November is a busy month for hunters in Kansas, and it starts on Nov. 1 and 2 with the youth pheasant and quail seasons.
The Westar Energy Green Team will host rifle deer hunts for area youth who have little or no deer hunting experience.
Four adult whooping cranes were spotted on Oct. 28 at Cheyenne Bottoms Wildlife Area in Barton County but were gone by the next day.
Applications for Commission Big Game Permits are being accepted now by the Kansas Department of Wildlife, Parks and Tourism (KDWPT).
The Tuttle Creek Wildlife Area has grown by almost 500 acres as the result of a collaborative effort between the KDWPT and conservation organizations.
Staff at Kansas Department of Wildlife, Parks and Tourism’s state parks and wildlife areas extend an open invitation to all hunters looking for a fun, affordable base camp this season.
Mike Rader, Wildlife Education Coordinator for KDWPT, was named Avian Conservationist of the Year by the Kansas Ornithological Society (KOS).
Sportsmen and women, and anyone who visits the Neosho Wildlife Area, are invited to attend a public information meeting Oct. 14 at 6:30 p.m.
Landowners and anyone interested in improving quail habitat on their property are invited to attend a quail habitat tour and free dinner Tuesday, October 21 at Melvern Wildlife Area, Reading.
On Oct. 11 the Kansas Wetlands Education Center; in conjunction with Great Bend Regional Hospital, will host a hunter appreciation breakfast from 8 a.m. to 12 p.m.
The Kansas Department of Wildlife and Parks is proud to announce that The Kansas Ornithological Society (KOS) will hold its fall meeting October 3-5 in Salina.
A copy of the 2014 Kansas Upland Bird Forecast is now available and from the looks of things, upland bird hunters will see improved populations this fall.
The Kansas Department of Wildlife, Parks and Tourism designed the Special Hunts Program to ensure hunters have quality outdoor experiences.
Pheasants Forever and Quail Forever are pleased to announce the expansion of habitat specialist positions in conjunction with the Kansas Department of Wildlife, Parks, and Tourism.
The KDWPT has announced from Sept. 1 – Oct. 31 and Nov. 1-9, hunters can hunt mourning, white-winged, Eurasian-collared, and ringed turtle doves with a valid hunting license and Kansas HIP permit.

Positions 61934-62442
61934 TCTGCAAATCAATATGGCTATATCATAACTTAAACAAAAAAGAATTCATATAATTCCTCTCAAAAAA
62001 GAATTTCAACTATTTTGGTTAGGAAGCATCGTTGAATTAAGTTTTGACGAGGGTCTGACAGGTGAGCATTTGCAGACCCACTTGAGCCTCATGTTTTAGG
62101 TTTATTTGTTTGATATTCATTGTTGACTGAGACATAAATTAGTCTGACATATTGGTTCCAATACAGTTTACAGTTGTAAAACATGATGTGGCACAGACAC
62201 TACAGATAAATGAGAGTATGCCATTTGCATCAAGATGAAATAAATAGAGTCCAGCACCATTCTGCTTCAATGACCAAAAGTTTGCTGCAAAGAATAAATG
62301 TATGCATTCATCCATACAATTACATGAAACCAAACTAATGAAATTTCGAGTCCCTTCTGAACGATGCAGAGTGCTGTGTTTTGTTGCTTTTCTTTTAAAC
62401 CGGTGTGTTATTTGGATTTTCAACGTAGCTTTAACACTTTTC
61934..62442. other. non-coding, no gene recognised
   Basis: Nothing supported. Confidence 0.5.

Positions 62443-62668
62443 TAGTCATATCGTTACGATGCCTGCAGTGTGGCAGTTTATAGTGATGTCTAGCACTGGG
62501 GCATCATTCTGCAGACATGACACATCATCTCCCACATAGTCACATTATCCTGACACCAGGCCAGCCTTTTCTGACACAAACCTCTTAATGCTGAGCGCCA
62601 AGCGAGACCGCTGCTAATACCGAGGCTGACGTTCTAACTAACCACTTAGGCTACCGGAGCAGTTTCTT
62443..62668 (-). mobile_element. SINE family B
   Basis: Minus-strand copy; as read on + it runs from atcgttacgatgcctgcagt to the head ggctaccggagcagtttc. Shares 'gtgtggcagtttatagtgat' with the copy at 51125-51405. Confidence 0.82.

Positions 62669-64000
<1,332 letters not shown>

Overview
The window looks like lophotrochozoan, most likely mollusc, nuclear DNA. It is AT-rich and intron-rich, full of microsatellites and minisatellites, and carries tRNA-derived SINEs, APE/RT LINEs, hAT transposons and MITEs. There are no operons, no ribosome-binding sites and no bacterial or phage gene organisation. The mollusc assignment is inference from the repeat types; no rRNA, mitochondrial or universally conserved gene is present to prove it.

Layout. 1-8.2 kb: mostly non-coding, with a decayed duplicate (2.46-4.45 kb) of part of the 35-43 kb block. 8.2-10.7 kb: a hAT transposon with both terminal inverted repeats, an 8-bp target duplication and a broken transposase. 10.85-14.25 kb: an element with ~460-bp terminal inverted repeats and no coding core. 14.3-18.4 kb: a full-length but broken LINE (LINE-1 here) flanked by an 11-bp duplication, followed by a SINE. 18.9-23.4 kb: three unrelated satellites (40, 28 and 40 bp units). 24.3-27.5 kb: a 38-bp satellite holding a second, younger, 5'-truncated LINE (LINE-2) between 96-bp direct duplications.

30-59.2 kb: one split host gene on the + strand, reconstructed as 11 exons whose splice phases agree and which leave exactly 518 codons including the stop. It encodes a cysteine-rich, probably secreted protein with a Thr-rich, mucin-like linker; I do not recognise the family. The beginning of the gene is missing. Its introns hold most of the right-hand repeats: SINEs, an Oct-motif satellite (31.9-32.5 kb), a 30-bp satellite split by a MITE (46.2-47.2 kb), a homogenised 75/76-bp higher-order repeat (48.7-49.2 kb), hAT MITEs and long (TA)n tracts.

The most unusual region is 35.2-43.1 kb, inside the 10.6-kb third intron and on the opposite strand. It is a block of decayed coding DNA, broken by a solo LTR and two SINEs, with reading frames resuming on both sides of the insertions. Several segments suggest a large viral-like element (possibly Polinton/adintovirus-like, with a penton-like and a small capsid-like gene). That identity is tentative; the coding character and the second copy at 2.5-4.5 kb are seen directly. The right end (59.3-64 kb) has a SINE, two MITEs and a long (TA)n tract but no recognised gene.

Beginning Sept. 1, 2014, hunters using select Kansas Department of Wildlife, Parks and Tourism (KDWPT) managed wildlife areas will be able to get their free daily hunt permits electronically.
A total of six reported hunting incidents took place last year, the lowest number of incidents reported since the KDWPT began keeping record over 50 years ago.
The Youth/Disabled Deer Season is Sept. 6-14, and all young hunters should be given the opportunity to practice with the equipment they will use.
The Hunting Heritage Group and the KDWPT invite youth, age 10-16, and disabled hunters to apply for a spot in the 8th Annual TJ’s Memorial Deer Hunt.
It’s a tradition for the residents of Kansas to spend the Fourth of July Holiday outdoors, while enjoying outdoor activities such as boating, fishing and camping.
The KDWPT has announced that the deadlines for the limited number of 2014 resident elk and either-species/either-sex firearms deer permits are quickly approaching.
The 2014 lesser prairie chicken aerial survey has shown a 20 percent increase in the species’ population which is up from an estimated 18,747 birds in 2013 to 22,415 birds this year.
At the workshop session of the Kansas Wildlife, Parks and Tourism Commission meeting in Pittsburg June 19, commissioners worked on items for future potential regulatory action.
The Kansas archery program is aimed at promoting international-style target archery among students in grades 4-12.